Finally, a robust aerodynamic shape optimization framework for airfoils is developed. The framework supplies the gradients based on a mix of finite-difference, analytical, and complex-step methods. The developed shape-optimization framework is verified against a “black-box” finite-difference based alternative. The framework consists of various components that include geometry deformation, CFD mesh deformation, the RANS-CFD solver and airfoil polar computation. Geometric constraints are provided by an airfoil parametrization library. The various components have been unified using the OpenMDAO multidisciplinary optimization framework.

Various airfoil configurations encountered during wind turbine operations are tested using the developed framework. The airfoils that are tested include the NACA 0018, NACA 0024 and the NACA 0030. The developed shape optimization framework produces near identical optimal designs to the ones produced by the alternative version of the framework with gradients supplied using a “black-box” finite-difference approach.

The robustness imparted to the developed aerodynamic shape optimization framework by the inclusion of the RANS flow solver enhanced with the modified deep convergence method, is tested. The framework is challenged by an optimization case that starts with a bluff-body undergoing massive flow separation. The flow solution with the standard RANS flow solver for the bluff body is found to stall entering a limit cycle oscillation. Whereas, by using the RANS flow solver enhanced by the developed deep convergence method, we obtain a flow solution that has been converged to an accuracy that is near machine precision. The same problem formulation as that for a reference NACA 0018 airfoil optimization is utilized to carry out the bluff body optimization. The results show that the bluff body optimization with the standard flow solver does not progress far from its starting point, indicating bad gradients. In contrast, the bluff body optimization with the convergence-enhanced flow solver is able to arrive at an optimal shape of an airfoil. Furthermore, the optimized shape from the bluff-body optimization is identical to that arrived upon by the reference NACA 0018 airfoil optimization. The result, not only indicates the robustness imparted by the convergence-enhanced flow solver, but also hints at unimodality in the design space for aerodynamic shape optimization of airfoils. Finally, the results indicate that for a convergent, discrete adjoint system solved using the “Krylov approach”, applying the developed deep convergence method to the RANS flow solver is sufficient to produce accurate gradients.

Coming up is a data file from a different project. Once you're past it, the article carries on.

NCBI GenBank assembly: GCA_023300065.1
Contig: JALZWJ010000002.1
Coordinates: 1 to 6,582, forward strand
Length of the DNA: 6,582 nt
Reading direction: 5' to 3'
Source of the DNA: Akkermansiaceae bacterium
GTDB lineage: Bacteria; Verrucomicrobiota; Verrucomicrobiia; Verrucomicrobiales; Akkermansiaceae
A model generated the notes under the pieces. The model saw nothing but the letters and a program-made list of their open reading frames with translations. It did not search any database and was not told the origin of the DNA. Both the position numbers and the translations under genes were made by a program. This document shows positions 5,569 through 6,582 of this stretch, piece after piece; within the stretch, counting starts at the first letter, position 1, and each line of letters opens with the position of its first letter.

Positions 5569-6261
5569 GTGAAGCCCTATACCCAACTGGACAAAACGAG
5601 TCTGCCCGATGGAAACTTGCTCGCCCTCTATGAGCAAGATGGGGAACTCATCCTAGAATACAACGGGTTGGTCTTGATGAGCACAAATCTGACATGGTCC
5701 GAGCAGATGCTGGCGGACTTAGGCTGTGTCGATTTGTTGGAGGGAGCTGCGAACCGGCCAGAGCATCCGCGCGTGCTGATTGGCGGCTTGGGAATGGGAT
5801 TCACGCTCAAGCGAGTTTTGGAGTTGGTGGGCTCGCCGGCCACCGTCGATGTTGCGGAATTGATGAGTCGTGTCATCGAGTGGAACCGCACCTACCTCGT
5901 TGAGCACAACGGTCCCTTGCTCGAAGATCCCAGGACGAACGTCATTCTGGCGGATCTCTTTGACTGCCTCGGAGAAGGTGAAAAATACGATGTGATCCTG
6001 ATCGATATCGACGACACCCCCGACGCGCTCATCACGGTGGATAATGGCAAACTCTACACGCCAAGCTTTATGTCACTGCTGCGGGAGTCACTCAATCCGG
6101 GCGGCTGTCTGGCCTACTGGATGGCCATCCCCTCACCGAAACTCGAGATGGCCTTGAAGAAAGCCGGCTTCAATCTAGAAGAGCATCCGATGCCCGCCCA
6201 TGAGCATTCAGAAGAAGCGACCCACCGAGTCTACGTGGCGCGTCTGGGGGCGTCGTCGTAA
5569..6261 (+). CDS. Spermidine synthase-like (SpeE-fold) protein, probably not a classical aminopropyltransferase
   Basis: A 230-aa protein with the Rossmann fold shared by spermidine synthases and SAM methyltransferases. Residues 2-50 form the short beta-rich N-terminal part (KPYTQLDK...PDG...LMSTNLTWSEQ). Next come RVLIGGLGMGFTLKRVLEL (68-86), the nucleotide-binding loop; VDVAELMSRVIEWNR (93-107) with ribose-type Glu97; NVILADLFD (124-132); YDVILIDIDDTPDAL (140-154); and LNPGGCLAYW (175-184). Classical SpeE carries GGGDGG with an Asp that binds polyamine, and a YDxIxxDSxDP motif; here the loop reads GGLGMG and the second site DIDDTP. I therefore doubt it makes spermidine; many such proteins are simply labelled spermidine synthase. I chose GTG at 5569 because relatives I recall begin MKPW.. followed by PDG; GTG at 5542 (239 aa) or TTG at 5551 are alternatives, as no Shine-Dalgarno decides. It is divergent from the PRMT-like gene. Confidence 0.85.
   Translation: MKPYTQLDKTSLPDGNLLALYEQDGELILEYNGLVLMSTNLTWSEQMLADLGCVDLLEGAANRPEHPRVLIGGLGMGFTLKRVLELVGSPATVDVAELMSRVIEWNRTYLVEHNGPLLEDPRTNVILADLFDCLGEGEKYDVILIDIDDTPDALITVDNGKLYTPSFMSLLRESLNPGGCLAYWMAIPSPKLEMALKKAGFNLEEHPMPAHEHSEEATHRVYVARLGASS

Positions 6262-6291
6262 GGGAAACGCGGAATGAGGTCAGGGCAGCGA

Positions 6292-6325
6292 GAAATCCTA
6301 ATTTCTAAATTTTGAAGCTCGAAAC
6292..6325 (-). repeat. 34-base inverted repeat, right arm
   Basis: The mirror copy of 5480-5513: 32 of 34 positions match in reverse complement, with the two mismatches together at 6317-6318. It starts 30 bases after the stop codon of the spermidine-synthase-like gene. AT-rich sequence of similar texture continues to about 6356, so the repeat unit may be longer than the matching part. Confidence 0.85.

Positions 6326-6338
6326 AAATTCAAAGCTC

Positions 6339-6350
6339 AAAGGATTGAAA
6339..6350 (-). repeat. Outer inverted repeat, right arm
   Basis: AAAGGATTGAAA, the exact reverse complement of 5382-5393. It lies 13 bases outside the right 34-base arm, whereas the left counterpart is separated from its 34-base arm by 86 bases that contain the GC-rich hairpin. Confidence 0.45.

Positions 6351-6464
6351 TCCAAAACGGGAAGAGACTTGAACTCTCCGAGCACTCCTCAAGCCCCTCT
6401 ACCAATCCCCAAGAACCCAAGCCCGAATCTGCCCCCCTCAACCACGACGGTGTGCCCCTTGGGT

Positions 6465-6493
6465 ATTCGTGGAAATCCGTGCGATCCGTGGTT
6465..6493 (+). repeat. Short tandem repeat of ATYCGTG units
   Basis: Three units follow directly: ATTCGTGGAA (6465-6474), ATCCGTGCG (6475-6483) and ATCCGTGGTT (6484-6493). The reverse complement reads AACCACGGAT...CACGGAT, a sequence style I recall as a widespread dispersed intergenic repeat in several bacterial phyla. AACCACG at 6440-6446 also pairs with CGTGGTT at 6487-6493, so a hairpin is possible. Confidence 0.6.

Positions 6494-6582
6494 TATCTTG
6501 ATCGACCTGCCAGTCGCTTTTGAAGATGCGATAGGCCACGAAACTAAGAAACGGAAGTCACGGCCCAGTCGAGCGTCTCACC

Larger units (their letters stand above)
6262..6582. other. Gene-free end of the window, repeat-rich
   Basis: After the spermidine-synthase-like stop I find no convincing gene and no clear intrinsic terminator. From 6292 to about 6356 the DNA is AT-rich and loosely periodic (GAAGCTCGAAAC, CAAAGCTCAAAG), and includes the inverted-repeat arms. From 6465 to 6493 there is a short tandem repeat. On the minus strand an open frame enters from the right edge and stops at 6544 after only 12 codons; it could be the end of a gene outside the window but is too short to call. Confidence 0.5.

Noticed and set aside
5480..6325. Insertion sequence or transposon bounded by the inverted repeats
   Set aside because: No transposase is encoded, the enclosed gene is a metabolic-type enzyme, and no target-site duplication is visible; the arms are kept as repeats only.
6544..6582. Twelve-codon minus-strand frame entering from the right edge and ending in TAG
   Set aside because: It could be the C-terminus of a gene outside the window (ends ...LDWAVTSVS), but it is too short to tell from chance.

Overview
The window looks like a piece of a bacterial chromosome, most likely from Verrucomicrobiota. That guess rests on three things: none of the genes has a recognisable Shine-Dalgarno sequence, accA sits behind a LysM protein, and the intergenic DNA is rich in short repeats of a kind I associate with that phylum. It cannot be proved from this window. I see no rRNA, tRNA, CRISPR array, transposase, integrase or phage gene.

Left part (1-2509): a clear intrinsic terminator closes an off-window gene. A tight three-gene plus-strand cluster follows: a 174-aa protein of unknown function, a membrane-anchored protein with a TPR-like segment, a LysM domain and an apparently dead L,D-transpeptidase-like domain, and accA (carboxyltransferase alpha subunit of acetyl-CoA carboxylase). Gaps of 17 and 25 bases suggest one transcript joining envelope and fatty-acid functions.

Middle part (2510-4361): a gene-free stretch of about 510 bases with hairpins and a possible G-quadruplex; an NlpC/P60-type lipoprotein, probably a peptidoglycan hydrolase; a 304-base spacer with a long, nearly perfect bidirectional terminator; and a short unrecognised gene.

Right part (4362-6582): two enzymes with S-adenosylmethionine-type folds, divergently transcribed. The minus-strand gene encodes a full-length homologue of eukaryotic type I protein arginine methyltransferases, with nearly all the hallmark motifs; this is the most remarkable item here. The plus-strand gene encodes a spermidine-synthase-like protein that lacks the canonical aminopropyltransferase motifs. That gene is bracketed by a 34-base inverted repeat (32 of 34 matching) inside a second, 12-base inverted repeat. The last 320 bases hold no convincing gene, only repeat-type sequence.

Original languageEnglish
Place of PublicationRisø, Roskilde, Denmark
PublisherDTU Wind and Energy Systems
Number of pages216
DOIs
Publication statusPublished - 2022

Fingerprint

Dive into the research topics of 'Framework for aerodynamic shape optimization applied to wind turbine airfoils'. Together they form a unique fingerprint.

Cite this